The other thing I remember was the heartfelt patriotism that spontaneously sprang up afterwards. Yes, there has subsequently has been the institutionalization of patriotism in our culture, but the first few weeks after 9/11 were full of heartfelt reminders.
That weekend I took a bike ride. I had to be ferried across the Golden Gate Bridge in a van, because it was closed to sidewalk traffic. In San Anselmo I stopped at a lemonade stand and bought lemonade and a cookie from a little girl and her mother, who were donating the profits to the Red Cross. She gave me an American Flag sticker.
And I (who marched against the War in Vietnam, who has always been leary of jingoism) put it on my helmet.
I have and will be critical of American and her domestic and foreign policies. But I learned something about myself after 9/11. I learned how much I really do love this country, warts and all. And seeing all of the commercialization of patriotism that has happened since 9/11 shouldn't blind us to the genuine outpouring of grief and partriotism that followed immediately in its wake.
|Nice post, thanks||Kristin|
Sep 6, 2002 7:19 AM
|I do believe that this current generation will pass by soon. I don't think that the historic players from 1980-2000 will be remembered fonding. However, I do believe that a strong generation of thinkers, intellects and philosophers are rising. I hope I'm around to experience at least some of that. I hope I can contribute to the foundations of it.|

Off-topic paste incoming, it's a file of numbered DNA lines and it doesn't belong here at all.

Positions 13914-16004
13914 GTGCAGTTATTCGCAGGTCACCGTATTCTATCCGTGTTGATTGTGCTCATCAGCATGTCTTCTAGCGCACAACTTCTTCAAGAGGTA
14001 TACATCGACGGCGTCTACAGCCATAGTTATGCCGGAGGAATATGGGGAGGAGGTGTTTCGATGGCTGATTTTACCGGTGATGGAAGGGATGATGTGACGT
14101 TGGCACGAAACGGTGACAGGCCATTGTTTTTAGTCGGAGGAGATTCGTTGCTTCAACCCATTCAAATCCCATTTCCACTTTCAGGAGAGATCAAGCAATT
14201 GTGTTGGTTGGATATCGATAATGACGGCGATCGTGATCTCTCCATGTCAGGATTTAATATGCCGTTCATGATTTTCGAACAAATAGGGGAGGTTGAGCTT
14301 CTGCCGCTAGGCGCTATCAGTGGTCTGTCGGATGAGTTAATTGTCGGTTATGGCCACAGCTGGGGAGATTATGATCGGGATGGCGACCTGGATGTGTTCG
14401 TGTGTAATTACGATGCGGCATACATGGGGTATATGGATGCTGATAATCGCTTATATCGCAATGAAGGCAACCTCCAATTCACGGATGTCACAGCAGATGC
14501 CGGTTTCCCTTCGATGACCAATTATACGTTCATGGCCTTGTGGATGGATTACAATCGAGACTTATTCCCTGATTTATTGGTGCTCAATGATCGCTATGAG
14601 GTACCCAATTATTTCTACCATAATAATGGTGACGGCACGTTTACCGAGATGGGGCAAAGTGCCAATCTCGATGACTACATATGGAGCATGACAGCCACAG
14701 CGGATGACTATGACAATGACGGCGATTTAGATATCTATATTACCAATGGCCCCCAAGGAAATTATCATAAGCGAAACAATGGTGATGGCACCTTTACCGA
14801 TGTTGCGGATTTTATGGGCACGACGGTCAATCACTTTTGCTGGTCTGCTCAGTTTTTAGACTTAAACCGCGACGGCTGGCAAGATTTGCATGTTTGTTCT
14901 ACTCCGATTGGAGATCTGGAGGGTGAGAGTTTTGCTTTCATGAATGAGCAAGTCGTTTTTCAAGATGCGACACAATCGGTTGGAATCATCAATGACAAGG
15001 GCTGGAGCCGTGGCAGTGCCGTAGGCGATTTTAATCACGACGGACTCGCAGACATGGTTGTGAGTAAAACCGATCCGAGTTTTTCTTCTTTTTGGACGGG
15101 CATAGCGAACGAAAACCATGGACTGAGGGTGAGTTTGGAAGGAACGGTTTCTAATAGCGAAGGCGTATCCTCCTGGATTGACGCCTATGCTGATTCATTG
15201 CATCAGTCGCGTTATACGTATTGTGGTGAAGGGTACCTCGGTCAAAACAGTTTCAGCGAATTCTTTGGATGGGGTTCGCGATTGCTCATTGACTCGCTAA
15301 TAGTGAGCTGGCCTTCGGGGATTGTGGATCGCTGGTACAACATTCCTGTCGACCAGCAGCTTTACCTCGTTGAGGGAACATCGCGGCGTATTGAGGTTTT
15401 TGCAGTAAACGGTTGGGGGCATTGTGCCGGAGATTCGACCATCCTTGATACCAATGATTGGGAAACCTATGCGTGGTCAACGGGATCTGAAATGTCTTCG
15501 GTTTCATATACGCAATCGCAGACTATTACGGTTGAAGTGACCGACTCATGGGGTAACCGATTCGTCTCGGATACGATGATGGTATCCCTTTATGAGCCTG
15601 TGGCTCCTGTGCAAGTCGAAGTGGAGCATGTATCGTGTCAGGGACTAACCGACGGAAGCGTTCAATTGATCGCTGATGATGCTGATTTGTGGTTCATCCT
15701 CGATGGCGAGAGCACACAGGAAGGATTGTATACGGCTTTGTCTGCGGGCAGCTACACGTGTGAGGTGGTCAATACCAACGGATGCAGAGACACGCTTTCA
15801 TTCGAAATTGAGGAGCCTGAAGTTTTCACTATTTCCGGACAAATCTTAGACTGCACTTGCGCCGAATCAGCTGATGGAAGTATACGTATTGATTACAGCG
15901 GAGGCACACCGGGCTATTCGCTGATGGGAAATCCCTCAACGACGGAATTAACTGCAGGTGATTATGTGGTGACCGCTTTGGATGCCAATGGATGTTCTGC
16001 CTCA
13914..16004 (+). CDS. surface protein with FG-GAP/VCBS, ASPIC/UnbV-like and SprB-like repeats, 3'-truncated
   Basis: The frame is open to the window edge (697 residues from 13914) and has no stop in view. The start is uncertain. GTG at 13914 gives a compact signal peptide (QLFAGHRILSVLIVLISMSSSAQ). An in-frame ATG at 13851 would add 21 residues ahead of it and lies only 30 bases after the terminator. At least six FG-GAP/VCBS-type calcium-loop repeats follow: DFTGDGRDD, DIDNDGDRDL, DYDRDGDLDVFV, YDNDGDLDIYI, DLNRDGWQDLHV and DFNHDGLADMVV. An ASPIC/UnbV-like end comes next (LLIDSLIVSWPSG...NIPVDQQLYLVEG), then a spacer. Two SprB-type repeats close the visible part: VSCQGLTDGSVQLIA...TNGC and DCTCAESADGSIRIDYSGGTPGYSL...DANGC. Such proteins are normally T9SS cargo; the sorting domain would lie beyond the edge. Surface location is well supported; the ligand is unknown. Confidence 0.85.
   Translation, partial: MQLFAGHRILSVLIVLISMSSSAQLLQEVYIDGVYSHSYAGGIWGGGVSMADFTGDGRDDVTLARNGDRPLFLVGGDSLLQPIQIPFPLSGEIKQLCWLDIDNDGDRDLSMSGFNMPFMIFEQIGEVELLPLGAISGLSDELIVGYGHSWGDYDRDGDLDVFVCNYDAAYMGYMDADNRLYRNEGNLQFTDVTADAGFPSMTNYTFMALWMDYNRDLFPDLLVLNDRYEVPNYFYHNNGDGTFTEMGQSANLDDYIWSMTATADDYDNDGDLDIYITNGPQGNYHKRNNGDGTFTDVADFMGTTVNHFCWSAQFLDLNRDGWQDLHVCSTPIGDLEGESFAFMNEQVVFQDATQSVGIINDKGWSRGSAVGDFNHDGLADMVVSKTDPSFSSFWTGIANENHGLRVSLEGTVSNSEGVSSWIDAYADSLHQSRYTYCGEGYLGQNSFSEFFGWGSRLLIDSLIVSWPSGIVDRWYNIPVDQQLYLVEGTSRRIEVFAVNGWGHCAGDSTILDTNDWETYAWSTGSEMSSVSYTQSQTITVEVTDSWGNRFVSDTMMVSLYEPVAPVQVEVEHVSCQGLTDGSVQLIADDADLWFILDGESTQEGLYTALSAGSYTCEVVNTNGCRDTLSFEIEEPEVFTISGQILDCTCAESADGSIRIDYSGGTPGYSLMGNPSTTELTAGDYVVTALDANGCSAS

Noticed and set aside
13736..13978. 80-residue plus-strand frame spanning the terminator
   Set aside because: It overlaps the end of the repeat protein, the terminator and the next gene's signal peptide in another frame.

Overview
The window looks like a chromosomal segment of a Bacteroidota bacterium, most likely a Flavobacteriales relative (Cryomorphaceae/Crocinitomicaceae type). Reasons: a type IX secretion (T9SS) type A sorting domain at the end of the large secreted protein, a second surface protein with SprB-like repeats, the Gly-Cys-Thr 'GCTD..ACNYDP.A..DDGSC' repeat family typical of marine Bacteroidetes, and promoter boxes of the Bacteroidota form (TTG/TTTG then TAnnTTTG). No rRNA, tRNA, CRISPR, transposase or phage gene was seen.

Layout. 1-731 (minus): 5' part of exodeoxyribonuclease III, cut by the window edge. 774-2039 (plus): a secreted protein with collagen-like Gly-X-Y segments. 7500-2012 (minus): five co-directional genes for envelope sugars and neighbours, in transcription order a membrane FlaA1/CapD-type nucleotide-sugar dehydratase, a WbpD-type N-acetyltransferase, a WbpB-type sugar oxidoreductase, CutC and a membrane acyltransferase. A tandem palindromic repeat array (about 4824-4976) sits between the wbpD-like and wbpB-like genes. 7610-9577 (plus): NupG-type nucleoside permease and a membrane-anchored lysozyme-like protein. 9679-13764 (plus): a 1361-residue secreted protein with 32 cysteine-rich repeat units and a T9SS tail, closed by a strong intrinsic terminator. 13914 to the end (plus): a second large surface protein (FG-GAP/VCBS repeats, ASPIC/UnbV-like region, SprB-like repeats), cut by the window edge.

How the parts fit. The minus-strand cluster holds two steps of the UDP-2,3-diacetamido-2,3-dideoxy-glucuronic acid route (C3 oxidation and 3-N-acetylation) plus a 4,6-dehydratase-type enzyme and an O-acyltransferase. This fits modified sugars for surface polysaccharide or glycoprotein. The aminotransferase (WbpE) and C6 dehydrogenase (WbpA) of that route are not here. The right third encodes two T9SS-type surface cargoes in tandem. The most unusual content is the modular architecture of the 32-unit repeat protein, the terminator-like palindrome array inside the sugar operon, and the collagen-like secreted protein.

|Oops. A bit of a fruedian...I meant "fondly" ...but "fondling" could apply as well.||Kristin|
Sep 6, 2002 7:21 AM
|I hope you do not ride by flags on the ground...||jose_Tex_mex|
Sep 5, 2002 12:07 PM
|... no matter how much it kills me to have to stop and loose my speed I nearly always pick up every flag I come across. I clean and keep nearly all of them. There have been a few that were really destroyed - turn them over to the local VFW.
If for no other reason than a bunch of old guys died with the image of our flag standing tall, let's all make the effort.
But you're right about the bandwagon. I cycle by more houses trying to be pseudo patriotic flying dirty flags that are literally touching the ground. I have on many occasions uprighted flags and have considered just taking the ones that really piss me off.